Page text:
The unspoilt state of Chattisgarh has a gem of Waterfalls in the heart of it – the Chitrakote Waterfalls, often known as the Niagara Falls of India. The roaring white wide and gorgeous plunge is enough to fill you with awe and take your breath away. It was the final moment of truth and I was there in front of the much-admired widest of waterfalls in India, I was in Chitrakote Waterfalls.
I always wanted to visit Chattisgarh and definitely Chitrakote Waterfalls but could hardly manage to chalk out the plan and it remained as a wish deep within my heart. Until recently when I came under a strong spell of Chitrakote Waterfalls after reading the blog post and seeing the pictures of the master photographer ‘Pratap Jagtap’. Since then my urge to visit the place quadrupled.
It also gave me the idea of staying in Dandami Luxury Resort by the Chattisgarh Tourism Board, situated just beside the waterfalls. It was a tough time to get the bookings as it was the peak season with the New Year around and as always we were already late to seek for the place.
Finally, we managed to get the booking done for the 1st of January as all the rooms and cottages were fully packed for the previous dates. We planned our stay in Jagdalpur for a couple of initial days before we could stay in Dandami Resort. My blog post on the rest of Jagdalpur and Raipur are yet to come.
The previously mentioned blog post spoiled me and I was finally in Dandami Resort to see the Chitrakote Waterfalls. Though it is not the season of the waterfalls still with great hope we were here and Chitrakote did not dampen our spirit.
It was the first day of the year and there were a huge number of visitors (mostly locals) to celebrate the holiday and welcome the new year. Some were picnicking and some were celebrating anniversaries with the cake cutting ceremonies on the boat under the waterfall.
Everywhere there was a chaotic scene as I have a strange phobia of the crowd and I interpreted it that way. There was peace prevailing only within the vast premises of the Resort, with beautifully soft and green lawns, rose garden, manicured trees and hedges and in between them the pretty cottages overlooking the plunge and the gorge.
Although the balcony of our wooden cottage did not have the best view, I was still impressed by the closeness to the waterfalls. Its a feeling of being so close to nature listening to the sweet melody of the gushing water.
Chitrakote Waterfalls is a river falls located near Jagdalpur in Bastar district of Chattisgarh. Indravati River, which originates in the Vindhya Range in Kalahandi district of Odisha flows towards the West and then to the South to drain into the Godavari River.
It gently meanders through its course to take a sudden 30-meter deep plunge in this horseshoe-shaped gorge to form this magnificent waterfalls. During the monsoon, when the river carries huge drain-off water from the surrounding, the waterfall is at its widest form with a large amount of water flowing down unrestrained through the horseshoe-shaped topography earning it the name of ‘Niagara Falls of India’.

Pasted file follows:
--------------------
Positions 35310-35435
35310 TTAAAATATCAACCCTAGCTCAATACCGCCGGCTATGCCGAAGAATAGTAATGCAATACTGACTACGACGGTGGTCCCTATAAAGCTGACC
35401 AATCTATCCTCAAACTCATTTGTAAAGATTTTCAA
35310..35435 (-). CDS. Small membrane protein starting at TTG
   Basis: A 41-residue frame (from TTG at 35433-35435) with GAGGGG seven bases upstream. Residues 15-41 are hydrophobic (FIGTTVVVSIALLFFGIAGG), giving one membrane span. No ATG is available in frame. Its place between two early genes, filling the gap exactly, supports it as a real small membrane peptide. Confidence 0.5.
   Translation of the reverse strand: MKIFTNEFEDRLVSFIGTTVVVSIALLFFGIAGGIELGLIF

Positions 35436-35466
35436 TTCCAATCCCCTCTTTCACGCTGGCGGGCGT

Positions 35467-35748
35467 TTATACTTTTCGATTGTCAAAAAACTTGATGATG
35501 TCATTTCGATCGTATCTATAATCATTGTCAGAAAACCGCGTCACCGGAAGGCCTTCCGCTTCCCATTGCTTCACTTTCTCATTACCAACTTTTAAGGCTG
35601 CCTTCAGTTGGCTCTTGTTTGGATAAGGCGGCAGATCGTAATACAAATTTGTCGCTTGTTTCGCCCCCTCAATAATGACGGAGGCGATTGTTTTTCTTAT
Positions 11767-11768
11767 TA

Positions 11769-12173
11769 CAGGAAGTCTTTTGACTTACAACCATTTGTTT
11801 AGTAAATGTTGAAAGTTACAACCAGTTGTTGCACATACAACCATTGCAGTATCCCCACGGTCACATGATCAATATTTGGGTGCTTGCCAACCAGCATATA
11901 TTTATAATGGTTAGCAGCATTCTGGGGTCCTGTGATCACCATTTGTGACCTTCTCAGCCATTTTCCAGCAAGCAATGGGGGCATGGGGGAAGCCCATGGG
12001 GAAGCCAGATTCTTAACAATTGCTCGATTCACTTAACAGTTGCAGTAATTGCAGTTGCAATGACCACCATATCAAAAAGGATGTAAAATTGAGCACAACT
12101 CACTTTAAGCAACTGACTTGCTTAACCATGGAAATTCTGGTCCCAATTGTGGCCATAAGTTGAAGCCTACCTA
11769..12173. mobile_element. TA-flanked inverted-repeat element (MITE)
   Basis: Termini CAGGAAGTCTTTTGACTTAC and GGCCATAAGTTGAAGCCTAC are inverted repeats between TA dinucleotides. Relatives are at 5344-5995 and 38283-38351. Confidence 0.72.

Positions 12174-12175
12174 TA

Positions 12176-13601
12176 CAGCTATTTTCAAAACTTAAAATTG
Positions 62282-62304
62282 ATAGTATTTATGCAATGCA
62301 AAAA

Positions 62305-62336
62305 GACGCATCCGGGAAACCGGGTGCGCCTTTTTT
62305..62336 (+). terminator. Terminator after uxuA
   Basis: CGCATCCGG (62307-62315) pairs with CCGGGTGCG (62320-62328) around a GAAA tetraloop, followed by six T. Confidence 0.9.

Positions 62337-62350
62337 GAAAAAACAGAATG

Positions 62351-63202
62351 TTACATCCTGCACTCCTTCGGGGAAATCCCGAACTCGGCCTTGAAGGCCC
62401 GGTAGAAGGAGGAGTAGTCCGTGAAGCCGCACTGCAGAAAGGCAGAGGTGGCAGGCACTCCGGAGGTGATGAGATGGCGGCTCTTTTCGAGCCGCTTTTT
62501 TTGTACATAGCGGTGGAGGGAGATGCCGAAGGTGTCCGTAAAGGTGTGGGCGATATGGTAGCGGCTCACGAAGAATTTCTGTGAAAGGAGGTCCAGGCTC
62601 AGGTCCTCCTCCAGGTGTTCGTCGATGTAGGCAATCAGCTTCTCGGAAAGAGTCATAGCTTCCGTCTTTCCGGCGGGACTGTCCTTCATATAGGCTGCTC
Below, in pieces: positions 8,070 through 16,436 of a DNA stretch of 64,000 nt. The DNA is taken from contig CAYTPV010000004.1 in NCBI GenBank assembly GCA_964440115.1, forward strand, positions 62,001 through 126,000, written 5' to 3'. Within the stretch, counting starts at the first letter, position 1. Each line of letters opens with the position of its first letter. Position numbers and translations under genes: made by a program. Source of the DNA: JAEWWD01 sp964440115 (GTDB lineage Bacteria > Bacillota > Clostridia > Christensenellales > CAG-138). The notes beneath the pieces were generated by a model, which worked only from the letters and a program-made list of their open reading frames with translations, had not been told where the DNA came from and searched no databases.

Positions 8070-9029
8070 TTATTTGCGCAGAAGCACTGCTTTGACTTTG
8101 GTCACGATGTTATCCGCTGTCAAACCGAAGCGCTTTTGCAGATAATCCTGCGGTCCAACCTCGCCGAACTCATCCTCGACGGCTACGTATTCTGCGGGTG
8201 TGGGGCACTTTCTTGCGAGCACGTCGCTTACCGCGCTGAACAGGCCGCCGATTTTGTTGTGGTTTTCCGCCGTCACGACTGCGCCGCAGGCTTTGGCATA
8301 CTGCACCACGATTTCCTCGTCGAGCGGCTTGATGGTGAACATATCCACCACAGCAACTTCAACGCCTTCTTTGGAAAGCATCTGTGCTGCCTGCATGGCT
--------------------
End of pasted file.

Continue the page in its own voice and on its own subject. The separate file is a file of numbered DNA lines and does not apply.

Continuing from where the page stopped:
I could not manage to come here during or post-monsoon. With wishful thoughts and great expectations, we came here during the winters. Thanks to the perennial river and the recent rain that helped to maintain the good amount of water that came cascading down in three braids (two massive and one pale).
The silent and calm river in the upstream gathers great courage to violently dive down to the pool below and again losing all its vigour flowing down gently through the gorge. The river carries a great amount of silt along with it and is deposited all around the pool giving it a sandy bed within the rocks.
It does give a beach-like feel but sans the litter that we visitors dutifully throw around mindlessly. What is the need to look for a dustbin when the world is one? And hence the beautiful rocky and sandy bank is transformed into a large litter ground.
One can feel the beauty all around but the sanctity of the place has been badly damaged. One can watch the river in the upstream and then climb down the well-paved stairs to the foot of the falls and indulge in the magnificent view of the white waters crushing into the rocks below and forming the pool while resultant mist engulfing you in its wet embrace.
There are boating facilities for those interested to go even closer to the foot of the waterfall. If not the huge crowd and the associated noise and the litters, it would be one of the best places for meditating for self-searching, sitting in front of the mighty waterfalls with the sound of the water touching the cords of the soul.
As the sun was dipping down behind the Dandami resort it spread its mellowed hues on the sky and thus on the Chitrakote in the opposite side. It was a pleasing scene relaxing and rejuvenating at the same time.
That night it rained and I was constrained to a couple of shot of night photography from the watchtowers within the resort. Shall I call it bad luck or an opportunity to find a reason to visit here again?
Next morning it was calm just like the Indravati river upstream. Not many tourists were seen around and it seemed the waterfalls too was much relieved from the stress of over-tourism. The previous night rain might have added to the flow of the water and it was even thicker than the other day.
As the winter sun was gradually unveiling itself from the shroud of fog a tiny faint rainbow was formed in the mists of the waterfalls. I heard of the rainbow and also seen it in pictures and now it was in front of me but I had no time to go down to the foot of the falls to get a better view and remained contented with all that I saw.
All thanks to Sir Pratap Jagtap, whose blog post and pictures did the wonder to push me to the much-anticipated trip to Chitrakote Waterfalls – The Niagara Falls of India.